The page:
• Takimi Shigure from the Non-Serial Movie dual wields his sword and its sheath, using the latter to perform feints, trapping, or as a throwing weapon when the opponent tries to create space.
    • Kenshin has also used his scabbard as a shield in some fights. When he fights Shinomori Aoshi in the boss battle of the Opium Arc, he pulls the sheath close to his chest when Aoshi uses a Spin Attack, deflecting his kodachi to reduce sword strokes that should have cut him in half to surface wounds.
  • Parodied in Samurai Champloo: a blowhard samurai wannabe throws the scabbard of his longsword in the sky before facing his enemy, who promptly disarms him. However, before he can receive the fatal blow, the sheath comes down on his opponent's head and knocks him out cold, while the other one tries to pass it off as his special "Flying Dragon technique".
  • In The Seven Deadly Sins, upon the Sins' rescue attempt of Elizabeth when she is brought to the capital of Liones, Meliodas decides to Dual Wield both the sword he received from her and its sheath as weapons.
  • Nameless of Sword of the Stranger refuses to draw his sword, making him this by default. He still kills plenty of people.
  • A different kind of sheath weapon in Trigun. The sheath of one mercenary that goes after Vash is actually a shotgun in disguise.
  • Yusai from Undead Unluck can force her opponents to fight like this thanks to her Undraw ability. In Loop 101, she's not as practiced with Undraw, resulting in often having to use her sword while it's still sheathed due to accidentally using her ability on herself.

    Comic Books 
  • In Usagi Yojimbo, Genosuké the bounty hunter dual wields his katana and scabbard from time to time. However, that seems to be more a result of him always casually carrying his sword dangling over his shoulder, rather than a specific technique. Since he never tucks the sword into his belt in the conventional manner, he has to keep the scabbard in his off hand even with the sword drawn. After meeting Gen, Usagi uses the same technique occasionally. He also uses his scabbard to beat sense into idiots who don't deserve to die.

    Fan Works 

    Films — Animated 

    Films — Live-Action 
  • Near the beginning of Blade II, Blade uses both his sword and the scabbard when fighting against two vampires at once.
  • Blood and Bone: The film's climax has Bone fight the Big Bad in front of the Greater-Scope Villain. Since the Big Bad is armed with a sword, the Greater-Scope Villain has his henchmen give Bone one as well. Bone simply throws away the sword and fights with the sheath. Bone wins and the Big Bad loses a hand.
  • Crying Freeman has the titular assassin fighting two mooks simultaneously, and so dual wields his katana and sheathe simultaneously. Said sheath gets sliced in two halfway through, and Freeman managed to skewer both his enemies using his katana and now-pointed sheathe together.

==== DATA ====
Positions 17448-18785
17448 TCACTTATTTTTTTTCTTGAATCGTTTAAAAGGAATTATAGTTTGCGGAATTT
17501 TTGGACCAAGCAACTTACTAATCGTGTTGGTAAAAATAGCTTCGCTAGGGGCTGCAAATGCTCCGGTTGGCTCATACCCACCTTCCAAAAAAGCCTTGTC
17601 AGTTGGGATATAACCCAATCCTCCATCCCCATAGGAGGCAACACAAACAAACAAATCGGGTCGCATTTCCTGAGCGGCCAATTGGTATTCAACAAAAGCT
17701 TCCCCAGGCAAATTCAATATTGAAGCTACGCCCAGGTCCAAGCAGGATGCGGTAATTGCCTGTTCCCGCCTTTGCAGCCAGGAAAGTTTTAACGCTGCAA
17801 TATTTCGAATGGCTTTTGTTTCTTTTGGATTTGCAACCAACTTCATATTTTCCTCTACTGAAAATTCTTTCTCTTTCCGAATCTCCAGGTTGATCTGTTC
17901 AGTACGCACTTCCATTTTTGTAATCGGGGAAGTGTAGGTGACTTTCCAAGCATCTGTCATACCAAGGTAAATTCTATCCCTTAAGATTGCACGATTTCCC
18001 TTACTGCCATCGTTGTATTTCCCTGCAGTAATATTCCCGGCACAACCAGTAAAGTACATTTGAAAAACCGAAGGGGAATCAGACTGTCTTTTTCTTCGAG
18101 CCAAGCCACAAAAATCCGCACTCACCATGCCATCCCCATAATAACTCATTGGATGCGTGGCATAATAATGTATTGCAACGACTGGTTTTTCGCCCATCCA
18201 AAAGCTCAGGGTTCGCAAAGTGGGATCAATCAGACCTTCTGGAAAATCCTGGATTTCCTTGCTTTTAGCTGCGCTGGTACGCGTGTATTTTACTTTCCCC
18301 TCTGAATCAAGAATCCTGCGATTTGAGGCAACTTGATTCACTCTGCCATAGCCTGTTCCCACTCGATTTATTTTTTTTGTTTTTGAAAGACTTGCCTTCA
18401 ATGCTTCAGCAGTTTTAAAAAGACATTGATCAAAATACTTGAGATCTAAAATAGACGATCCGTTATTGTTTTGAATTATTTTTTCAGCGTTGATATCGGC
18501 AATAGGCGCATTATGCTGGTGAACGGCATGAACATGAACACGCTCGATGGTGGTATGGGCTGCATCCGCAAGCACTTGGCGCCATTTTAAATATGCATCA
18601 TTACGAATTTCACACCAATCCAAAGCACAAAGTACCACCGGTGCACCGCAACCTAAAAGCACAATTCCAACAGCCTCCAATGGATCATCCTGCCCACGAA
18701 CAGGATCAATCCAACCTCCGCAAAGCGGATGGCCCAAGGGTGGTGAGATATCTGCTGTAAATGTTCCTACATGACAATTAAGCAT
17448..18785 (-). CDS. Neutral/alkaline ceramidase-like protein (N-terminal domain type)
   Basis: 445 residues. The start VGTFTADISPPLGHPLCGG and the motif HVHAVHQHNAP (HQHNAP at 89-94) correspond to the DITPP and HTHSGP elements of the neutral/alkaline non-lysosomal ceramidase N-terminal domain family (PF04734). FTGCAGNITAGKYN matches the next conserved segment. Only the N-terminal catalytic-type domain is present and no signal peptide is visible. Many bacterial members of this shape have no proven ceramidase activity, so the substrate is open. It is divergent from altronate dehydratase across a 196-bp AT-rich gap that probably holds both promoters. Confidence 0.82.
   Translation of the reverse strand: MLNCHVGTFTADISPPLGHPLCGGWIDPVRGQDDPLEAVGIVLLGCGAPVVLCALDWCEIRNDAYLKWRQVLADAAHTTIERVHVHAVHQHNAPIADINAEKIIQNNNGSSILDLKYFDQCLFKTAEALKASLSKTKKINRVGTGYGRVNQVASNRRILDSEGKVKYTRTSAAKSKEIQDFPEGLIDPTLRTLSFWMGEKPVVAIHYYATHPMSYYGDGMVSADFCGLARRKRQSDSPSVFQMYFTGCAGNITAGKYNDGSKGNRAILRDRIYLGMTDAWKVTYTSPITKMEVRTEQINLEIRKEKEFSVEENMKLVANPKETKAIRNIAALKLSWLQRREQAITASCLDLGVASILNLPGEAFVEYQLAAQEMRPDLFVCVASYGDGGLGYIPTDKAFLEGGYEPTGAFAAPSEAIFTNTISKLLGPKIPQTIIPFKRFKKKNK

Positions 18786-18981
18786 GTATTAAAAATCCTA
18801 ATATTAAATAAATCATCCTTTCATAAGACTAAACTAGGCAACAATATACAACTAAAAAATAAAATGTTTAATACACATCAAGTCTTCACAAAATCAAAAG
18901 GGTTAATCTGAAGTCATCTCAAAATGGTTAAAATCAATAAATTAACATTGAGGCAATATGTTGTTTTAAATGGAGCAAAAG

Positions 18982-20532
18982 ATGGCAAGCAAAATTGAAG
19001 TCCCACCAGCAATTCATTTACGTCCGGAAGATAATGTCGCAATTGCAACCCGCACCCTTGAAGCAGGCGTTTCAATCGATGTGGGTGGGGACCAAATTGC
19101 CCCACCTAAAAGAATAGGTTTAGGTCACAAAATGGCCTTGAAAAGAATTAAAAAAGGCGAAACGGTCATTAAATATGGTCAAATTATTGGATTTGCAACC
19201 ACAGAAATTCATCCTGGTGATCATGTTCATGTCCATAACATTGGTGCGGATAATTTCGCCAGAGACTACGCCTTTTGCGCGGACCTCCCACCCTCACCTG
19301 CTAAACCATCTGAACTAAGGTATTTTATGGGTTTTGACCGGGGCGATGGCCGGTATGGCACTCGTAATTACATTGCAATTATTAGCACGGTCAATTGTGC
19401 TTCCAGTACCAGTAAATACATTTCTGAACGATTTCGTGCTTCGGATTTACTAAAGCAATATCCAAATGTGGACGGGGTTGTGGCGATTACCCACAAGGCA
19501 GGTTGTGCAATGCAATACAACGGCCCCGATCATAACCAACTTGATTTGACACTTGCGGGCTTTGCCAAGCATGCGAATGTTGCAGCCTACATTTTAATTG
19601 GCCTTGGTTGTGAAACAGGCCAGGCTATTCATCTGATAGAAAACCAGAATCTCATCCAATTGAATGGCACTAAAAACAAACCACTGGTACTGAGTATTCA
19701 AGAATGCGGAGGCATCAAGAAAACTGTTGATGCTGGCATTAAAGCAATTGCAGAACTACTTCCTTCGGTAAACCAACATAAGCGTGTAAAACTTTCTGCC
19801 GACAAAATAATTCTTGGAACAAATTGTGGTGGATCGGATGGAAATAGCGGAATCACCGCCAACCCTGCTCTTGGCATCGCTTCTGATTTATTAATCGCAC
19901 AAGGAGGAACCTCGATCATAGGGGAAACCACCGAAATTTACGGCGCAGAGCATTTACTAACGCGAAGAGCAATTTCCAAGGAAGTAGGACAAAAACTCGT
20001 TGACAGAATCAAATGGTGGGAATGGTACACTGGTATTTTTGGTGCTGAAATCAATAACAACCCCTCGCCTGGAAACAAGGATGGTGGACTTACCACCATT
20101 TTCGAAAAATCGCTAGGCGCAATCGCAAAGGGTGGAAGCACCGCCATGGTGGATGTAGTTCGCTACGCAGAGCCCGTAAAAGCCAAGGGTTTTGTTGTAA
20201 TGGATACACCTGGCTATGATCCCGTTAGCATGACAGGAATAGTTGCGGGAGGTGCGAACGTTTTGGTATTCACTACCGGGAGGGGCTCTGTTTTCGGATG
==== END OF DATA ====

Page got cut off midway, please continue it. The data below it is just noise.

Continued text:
• John Preston does this near the end of Equilibrium, impaling two mooks at the same time with a katana and its saya. It helps that during the fight, the saya had been sliced to a point by another mook's katana.
  • House of Flying Daggers: Mei manages to defend herself rather well against 4 mounted spear men using only a sword scabbard for a weapon while pretending to be blind.
  • O-Ren Ishii briefly dual wields her sword and sheath at the beginning of her fight with Beatrix in Kill Bill.

  • The Asterisk War: In volume 6, Kirin Toudou dual wields her katana and its scabbard in an iaijutsu attack to quickly destroy some skeletons conjured by minor villain Gustave Malraux.
  • The novel Barrayar features a variant; Koudelka's Sword Cane has a spring-loaded release mechanism powerful enough to launch the sheath with enough force to knock a man over and probably crack some ribs.
  • Sam Vimes pulls it off with panache in Night Watch.
  • Nightblood's sheath is frequently used this way in Warbreaker. However, due to the sheer amount of Investiture Nightblood holds, even the sheath is a deadly weapon. The narration frequently describes glancing blows shattering bones or the sheath getting rammed through people's chests. Word of God has also revealed that the sheath is made of aluminum, a known Anti-Magic material in The Cosmere.

    Live-Action TV 

    Tabletop Games 
  • One of the Swordsman Schools in 7th Sea teaches the use of the scabbard as an offhand weapon.
  • In GURPS: Low-Tech and Martial Arts scabbards can be reinforced to use as a baton. Special designed sheaths can even be turned into a blowpipe.
  • Sarah Gizka, One of the iconic characters of Song of Swords uses the steel scabbard of her rapier as an off-hand weapon to parry with. This can be done in-game, and is reasonably effective.